I think the whole thing is slightly scary. Of course, just from the bare-bones facts here, it sounds like the mother said and did something very inappropriate, that she definitely did not use good judgment. But I am also nervous about the threat of arrest for parents who handle the very difficult topic of sexuality with their children badly. I know I find it very difficult to talk about sexuality with my children, but I do it anyway, because like the commentor above, I think that my children need more information rather than less, though at appropriate ages. I would never show my children a sex toy of any kind or disclose specifics of our sexual practices, but I can definitely see a parent who was trying to be open and honest with their (older) kids screwing up and saying or doing the wrong thing, yet still be in good faith.

I am of course 100% against child sexual abuse and premature sexual activity. However, I think we need to be careful when we are criminalizing what might just be bad parenting. Bad parenting is bad, but the response should be education and support, not criminal charges.

Of course, if there is more to the story and it was a truly abusive situation, that is completely different. Sexual abuse should be prosecuted wherever and by whomever it occurs.

I have to remember that the purpose of Court TV is to shock and entertain (and I'm a lawyer myself, so this is not to say that legal news is not worthwhile), not necessarily to inform, and this case does make a very intriguing headline.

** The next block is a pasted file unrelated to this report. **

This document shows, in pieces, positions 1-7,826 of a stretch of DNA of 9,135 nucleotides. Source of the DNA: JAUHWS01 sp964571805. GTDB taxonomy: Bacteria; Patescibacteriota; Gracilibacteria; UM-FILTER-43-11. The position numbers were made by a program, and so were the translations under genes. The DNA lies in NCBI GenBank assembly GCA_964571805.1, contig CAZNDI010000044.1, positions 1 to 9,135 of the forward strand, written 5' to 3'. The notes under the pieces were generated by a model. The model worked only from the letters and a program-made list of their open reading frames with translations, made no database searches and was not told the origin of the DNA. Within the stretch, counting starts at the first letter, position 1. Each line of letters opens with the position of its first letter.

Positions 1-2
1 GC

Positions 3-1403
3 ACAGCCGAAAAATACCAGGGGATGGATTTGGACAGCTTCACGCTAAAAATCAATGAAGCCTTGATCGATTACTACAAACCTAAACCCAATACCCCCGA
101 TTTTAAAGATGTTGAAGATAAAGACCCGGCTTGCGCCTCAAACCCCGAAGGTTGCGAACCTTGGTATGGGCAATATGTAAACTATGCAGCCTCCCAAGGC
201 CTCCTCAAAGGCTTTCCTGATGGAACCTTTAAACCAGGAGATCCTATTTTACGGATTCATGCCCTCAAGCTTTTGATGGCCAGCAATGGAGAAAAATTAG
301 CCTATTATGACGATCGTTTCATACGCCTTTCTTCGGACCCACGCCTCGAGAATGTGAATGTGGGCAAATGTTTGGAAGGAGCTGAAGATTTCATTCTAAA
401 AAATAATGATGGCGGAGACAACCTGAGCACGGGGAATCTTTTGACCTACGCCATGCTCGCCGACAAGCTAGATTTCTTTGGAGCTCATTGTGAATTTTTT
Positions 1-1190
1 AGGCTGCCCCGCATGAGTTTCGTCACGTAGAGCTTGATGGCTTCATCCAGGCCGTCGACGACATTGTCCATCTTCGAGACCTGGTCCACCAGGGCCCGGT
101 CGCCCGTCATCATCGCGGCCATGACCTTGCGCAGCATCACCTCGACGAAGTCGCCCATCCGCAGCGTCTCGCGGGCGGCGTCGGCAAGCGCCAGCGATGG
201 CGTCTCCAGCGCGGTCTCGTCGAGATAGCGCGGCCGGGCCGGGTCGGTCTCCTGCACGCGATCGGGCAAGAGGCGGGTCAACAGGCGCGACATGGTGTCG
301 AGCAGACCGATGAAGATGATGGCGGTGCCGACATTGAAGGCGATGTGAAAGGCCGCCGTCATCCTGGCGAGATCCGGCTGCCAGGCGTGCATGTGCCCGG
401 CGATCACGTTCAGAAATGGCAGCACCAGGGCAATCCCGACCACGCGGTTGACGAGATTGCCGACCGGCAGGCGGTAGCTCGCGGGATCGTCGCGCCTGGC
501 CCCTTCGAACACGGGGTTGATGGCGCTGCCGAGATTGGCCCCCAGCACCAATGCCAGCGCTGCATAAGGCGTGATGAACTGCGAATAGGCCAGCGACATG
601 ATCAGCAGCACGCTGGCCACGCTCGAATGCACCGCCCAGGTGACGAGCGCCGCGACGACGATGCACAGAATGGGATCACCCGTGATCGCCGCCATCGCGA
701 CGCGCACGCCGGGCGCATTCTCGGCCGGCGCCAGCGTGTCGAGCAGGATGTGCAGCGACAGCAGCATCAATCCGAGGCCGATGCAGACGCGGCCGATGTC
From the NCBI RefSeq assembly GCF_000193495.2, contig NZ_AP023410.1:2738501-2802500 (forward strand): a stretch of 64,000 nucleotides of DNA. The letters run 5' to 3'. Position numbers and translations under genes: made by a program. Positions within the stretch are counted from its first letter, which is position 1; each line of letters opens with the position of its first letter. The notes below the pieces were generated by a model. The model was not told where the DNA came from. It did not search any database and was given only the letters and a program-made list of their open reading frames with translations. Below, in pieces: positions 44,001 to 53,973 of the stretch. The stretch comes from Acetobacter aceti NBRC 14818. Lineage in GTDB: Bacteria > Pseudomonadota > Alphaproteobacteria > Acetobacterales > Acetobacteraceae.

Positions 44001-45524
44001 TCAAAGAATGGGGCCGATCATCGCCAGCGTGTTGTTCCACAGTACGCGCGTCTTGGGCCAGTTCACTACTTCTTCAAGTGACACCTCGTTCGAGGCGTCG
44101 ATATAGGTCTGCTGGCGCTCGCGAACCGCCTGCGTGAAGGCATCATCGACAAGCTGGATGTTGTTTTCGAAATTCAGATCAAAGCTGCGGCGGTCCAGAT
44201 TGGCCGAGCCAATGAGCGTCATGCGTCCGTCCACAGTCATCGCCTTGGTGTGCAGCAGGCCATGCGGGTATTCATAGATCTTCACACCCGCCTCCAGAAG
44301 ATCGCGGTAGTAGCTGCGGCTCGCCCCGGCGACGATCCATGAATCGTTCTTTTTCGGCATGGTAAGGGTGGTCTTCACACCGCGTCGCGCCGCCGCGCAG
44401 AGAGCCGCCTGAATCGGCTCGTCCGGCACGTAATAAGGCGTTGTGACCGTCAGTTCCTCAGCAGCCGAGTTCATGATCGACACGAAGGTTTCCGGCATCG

Anonymous said...

My comment, just like everyone else's, is only based on the small amount of information given.

That being said, I don't think what the mother did was blatantly inappropriate. I would concede that showing her children her vibrator crossed a line, but I would much rather have the children's questions answered than have them get answers from their friends or just plain guessing. And besides, who better to hear the story from than your own parents?

I really do not believe in too much information. The more open parents are with their children, the more open the children will be with their parents. If parents feel they need to hide things from their kids, then they will get the same treatment back. That, to me, is worse than showing one's children a sex toy.

John said...

When I was a young boy between the ages of the two children mentioned I began to ask ‘awkward’ questions about sexuality. Mom’s response was to buy, read then loan me the book “Everything You Always Wanted to Know About Sex”. We now find the contents quite dated and somewhat biased but at the time (early 70’s) there were few choices. The Masters and Johnson report was still 10 years in the future and likely would not have provided the type of info I needed. After I read it Mom made it clear that I could ask questions. I believe that she would have tried to answer any question as honestly as possible and I still appreciate that 30+ years later.

So, if she made the same choices today would she be arrested for providing the book to a minor or for her willingness to be honest about the topic? I’m sure that if she had sex toys (also limited availability back then) I would have known about it as I was a nosey little ... kid. I would have looked, would have found and, if the opportunity presented itself, would have found a way to ask about such things. – knowing I could expect and honest answer. I was encouraged to ask good questions and, when I can, I still do. Dad was the (very) uptight one so we carefully did not involve him in the conversations. Thanks Mom!

Anonymous said...

((Here's the story))
http://www.wiscnews.com/pdr/news/255942 "Alleged explicit sex discussion gets mom probation"